The Siege Of Jadotville FilmAlloCin The Siege Of Jadotville Est Un Film Ralis Par Richie Smyth Avec Jamie Dornan, Guillaume Canet Synopsis La Bataille Qui Semblait Perdue D Avance Du Commandant Patrick Quinlan Et De Ses Siege Of Traduction En Franais Exemples AnglaisThe Siege Of Sarajevo Typifies These Tactics Le Sige De Sarajevo Est Typique De Cette Tactique BetweenMarch AndSeptemberPegasus Participated In The Siege Of Alexandria Entre LeMars Et Leseptembrele Pegasus A Particip Au Sige D Alexandrie The Siege Of JadotvilleIMDb The Siege Of Jadotville TV MA H Min Action , Drama , HistoryOctoberUSA Irish Commandant Pat Quinlan Leads A Stand Off With Troops Against French And Belgian Mercenaries In The Congo During The Early S The Siege Of JerusalemAD The Great Jewish The Entire Documentary On The Roman Siege Of Jerusalem InAD This Massive Battle Is One Of The Most Stunning Of All Antiquity On Display Were Impressive Siege Works And The Siege Arrowverse Wiki FandomSiege Of The International Legations Wikipedia The Siege Of The International Legations Occurred Inin Peking, The Capital Of The Qing Empire, During The Boxer RebellionMenaced By The Boxers, An Anti Christian, Anti Foreign Peasant Movement,soldiers, Marines, And Civilians, Largely From Europe, Japan, And The United States, And About , Chinese Christians Took Refuge In The Peking Legation Quarter The SiegeRotten Tomatoes Even At Its Most Unbelievable, The Siege Has The Performances Of Washington And Bening To Fall Back On, And A Theme That Understands That What S Difficult Is Not Choosing Right From Wrong ButThe Siege Of Jerusalem Third Edition Board Siege Lines Have Been Secured Tight About The City There Is No Hope Of Escape The Besieged Must Persist Behind Their Stout Walls Or Perish Before A Vengeful Rome Five Grueling Years Of Campaigning In Judea Is Now Culminating In The Siege Of Jerusalem GLORYHAMMER The Siege Of Dunkeld In HootsThe Siege Of Dunkeld In Hoots We Trust Is The First Part Of The Third Thrilling Chapter Of The GLORYHAMMER Saga And Tells What Angus McFife XIII Siege Of Jadotville Wikipedia The Siege Of Jadotville Was An Engagement During The Congo Crisis In SeptemberA Company, Th Battalion Of The Irish Army ONUC Contingent Was Attacked By Katangese Gendarmerie Troops Loyal To The Katangese Prime Minister Mose Tshombe The Lightly Armed Irish Soldiers, Besieged In Jadotville, Resisted Katangese Assaults For Five Days As A Relief Force Of Irish, Indian And Swedish Troops We look on past ages with condescension, as a mere preparation for us....but what if we are a mere afterglow of them?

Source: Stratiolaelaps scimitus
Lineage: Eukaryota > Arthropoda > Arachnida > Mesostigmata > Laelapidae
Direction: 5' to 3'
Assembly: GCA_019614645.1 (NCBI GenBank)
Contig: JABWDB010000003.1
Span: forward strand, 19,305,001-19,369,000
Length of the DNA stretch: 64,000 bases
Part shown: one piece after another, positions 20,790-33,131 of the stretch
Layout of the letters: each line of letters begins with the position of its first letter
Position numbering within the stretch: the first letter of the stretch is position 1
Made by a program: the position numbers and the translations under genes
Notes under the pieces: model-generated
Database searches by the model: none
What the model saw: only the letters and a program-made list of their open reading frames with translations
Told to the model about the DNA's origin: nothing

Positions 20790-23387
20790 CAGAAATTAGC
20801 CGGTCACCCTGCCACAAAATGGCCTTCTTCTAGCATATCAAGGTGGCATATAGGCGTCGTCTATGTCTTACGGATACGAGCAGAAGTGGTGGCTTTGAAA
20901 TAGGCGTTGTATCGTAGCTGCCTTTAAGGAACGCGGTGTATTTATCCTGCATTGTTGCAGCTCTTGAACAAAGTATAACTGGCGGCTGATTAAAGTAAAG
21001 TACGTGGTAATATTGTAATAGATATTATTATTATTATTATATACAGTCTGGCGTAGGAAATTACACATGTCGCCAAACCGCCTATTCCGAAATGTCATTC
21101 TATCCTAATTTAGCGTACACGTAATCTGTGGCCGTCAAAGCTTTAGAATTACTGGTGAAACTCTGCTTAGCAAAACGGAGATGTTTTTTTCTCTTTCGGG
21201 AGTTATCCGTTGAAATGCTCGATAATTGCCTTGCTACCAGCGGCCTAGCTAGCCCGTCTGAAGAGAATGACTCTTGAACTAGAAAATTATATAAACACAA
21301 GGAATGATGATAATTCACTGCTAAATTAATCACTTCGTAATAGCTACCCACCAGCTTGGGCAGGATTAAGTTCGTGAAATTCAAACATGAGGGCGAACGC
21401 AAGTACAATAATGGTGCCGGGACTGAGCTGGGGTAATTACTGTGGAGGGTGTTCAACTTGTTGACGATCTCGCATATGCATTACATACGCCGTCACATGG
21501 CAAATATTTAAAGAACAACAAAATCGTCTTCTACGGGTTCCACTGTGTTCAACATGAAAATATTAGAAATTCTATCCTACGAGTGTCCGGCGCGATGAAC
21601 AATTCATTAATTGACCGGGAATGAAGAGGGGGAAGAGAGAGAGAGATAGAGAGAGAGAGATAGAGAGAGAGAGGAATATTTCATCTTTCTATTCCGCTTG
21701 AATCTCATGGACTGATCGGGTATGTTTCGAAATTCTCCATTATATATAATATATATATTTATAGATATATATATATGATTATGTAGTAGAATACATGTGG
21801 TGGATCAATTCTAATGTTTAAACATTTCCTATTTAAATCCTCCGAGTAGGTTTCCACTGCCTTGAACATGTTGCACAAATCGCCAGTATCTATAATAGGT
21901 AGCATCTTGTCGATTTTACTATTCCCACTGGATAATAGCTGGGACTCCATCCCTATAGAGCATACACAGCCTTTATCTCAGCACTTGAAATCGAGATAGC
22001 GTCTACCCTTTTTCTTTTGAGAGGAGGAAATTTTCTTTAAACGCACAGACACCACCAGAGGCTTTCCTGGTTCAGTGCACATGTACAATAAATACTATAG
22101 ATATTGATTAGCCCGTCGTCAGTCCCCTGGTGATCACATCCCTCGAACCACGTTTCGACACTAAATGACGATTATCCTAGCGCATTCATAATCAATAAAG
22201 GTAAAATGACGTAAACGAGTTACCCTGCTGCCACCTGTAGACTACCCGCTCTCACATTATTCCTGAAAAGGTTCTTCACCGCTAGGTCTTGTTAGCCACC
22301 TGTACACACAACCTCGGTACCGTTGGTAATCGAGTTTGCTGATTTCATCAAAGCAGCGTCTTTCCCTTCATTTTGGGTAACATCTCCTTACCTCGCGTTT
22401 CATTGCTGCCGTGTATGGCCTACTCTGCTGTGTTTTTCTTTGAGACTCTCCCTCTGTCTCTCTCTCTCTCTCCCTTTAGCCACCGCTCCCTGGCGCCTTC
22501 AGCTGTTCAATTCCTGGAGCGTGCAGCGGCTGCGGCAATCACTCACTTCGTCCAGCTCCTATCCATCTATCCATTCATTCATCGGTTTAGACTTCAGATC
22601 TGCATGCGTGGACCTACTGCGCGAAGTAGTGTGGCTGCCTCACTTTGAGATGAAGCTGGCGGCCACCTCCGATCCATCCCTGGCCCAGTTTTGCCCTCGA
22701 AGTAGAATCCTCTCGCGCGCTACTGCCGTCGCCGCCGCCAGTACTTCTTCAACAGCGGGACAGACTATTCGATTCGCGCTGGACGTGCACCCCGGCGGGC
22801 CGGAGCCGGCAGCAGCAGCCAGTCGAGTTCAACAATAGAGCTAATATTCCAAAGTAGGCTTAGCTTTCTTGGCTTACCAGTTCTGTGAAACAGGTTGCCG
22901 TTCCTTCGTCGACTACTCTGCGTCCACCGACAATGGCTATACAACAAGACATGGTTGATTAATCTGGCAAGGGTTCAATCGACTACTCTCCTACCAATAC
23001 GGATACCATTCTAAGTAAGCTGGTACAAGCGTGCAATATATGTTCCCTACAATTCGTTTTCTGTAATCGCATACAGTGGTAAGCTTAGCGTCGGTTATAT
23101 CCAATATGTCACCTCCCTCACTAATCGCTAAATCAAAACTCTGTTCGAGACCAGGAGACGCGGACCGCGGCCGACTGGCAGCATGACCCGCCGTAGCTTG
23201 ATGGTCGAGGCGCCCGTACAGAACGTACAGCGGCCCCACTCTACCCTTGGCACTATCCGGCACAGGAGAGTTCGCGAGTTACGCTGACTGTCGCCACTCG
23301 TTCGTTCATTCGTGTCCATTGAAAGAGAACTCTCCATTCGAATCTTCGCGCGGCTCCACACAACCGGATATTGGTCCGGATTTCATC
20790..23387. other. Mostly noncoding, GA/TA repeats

Maybe it’s just me. Maybe it was the first prominent novel, when it came out back in the 70s, that poked fun at the raison d’être of British rule in India; maybe it was a pioneering attempt by a [British] writer to show the absurdity of colonial superiority by laying bare its own inner inconsistencies through wellcrafted British characters battling their own civilisational demons; and maybe it was the first of its kind when a writer penned something about the Raj without stooping down to the level of a twinkleeyed romantic suffering from nostalgic cramps for the lost "Jewel in the Crown."

    To this end Farrell is quite successful. This is whence all rating stars come. Through the drama that unveils during the long summer months of siege at the Krishnapur Residency, the confined British officials and civilians come to a slow and painful realisation of the fragile state of their own civilisation they in their hauteur thought was invincible. Primary among them is the Collector who sees the futility of the great advance of science and art when, for the sake of survival, he is forced to use artifacts as cannon fodder when ammunition runs out; Drs Dunstaple and McNab, who were proud of the superiority of modern medicine, get into a bitter conflict when they fail to agree on the most appropriate treatment for the epidemic of cholera amongst the besieged; the ladies eyeing one another in disgust when they are put together into one big hall in complete disregard for their social rank; through the figure of the cynical Padre who, instead of providing a moralreligious support, sweats over inconsequential doctrinal debate going on in Germany – a superior civilisation shown rattling at its base when for once they were forced to confront the tragedy of life at point blank. Yet despite this there is stubborn refusal to admit to the real reasons of the Rebellion. It is ingratitude – worse, indifferenceon the part of the native towards the fruits of ‘civilisation’

    …the collector was overcome by a feeling of helplessness. He realized that there was a whole way of life of the people in India which he could never get to know and which was totally indifferent to him and his concerns. ‘The Company could pack up tomorrow and this fellow would never notice…And not only him…The British could leave and half India wouldn’t notice us leaving just as they didn’t notice us arriving. All our reforms of administration might be reforms on the moon for all it has to do with them.’

    Irony is very well done but other than that, though it carries some flashes of fine writing, as all prominent novels do, it’s lacking in style. It is also lacking in interesting drama which a story set amid such an animated year of history shouldn’t have to be said about; and there are stretches of flat and uninteresting prose that, well, just didn’t do it for me.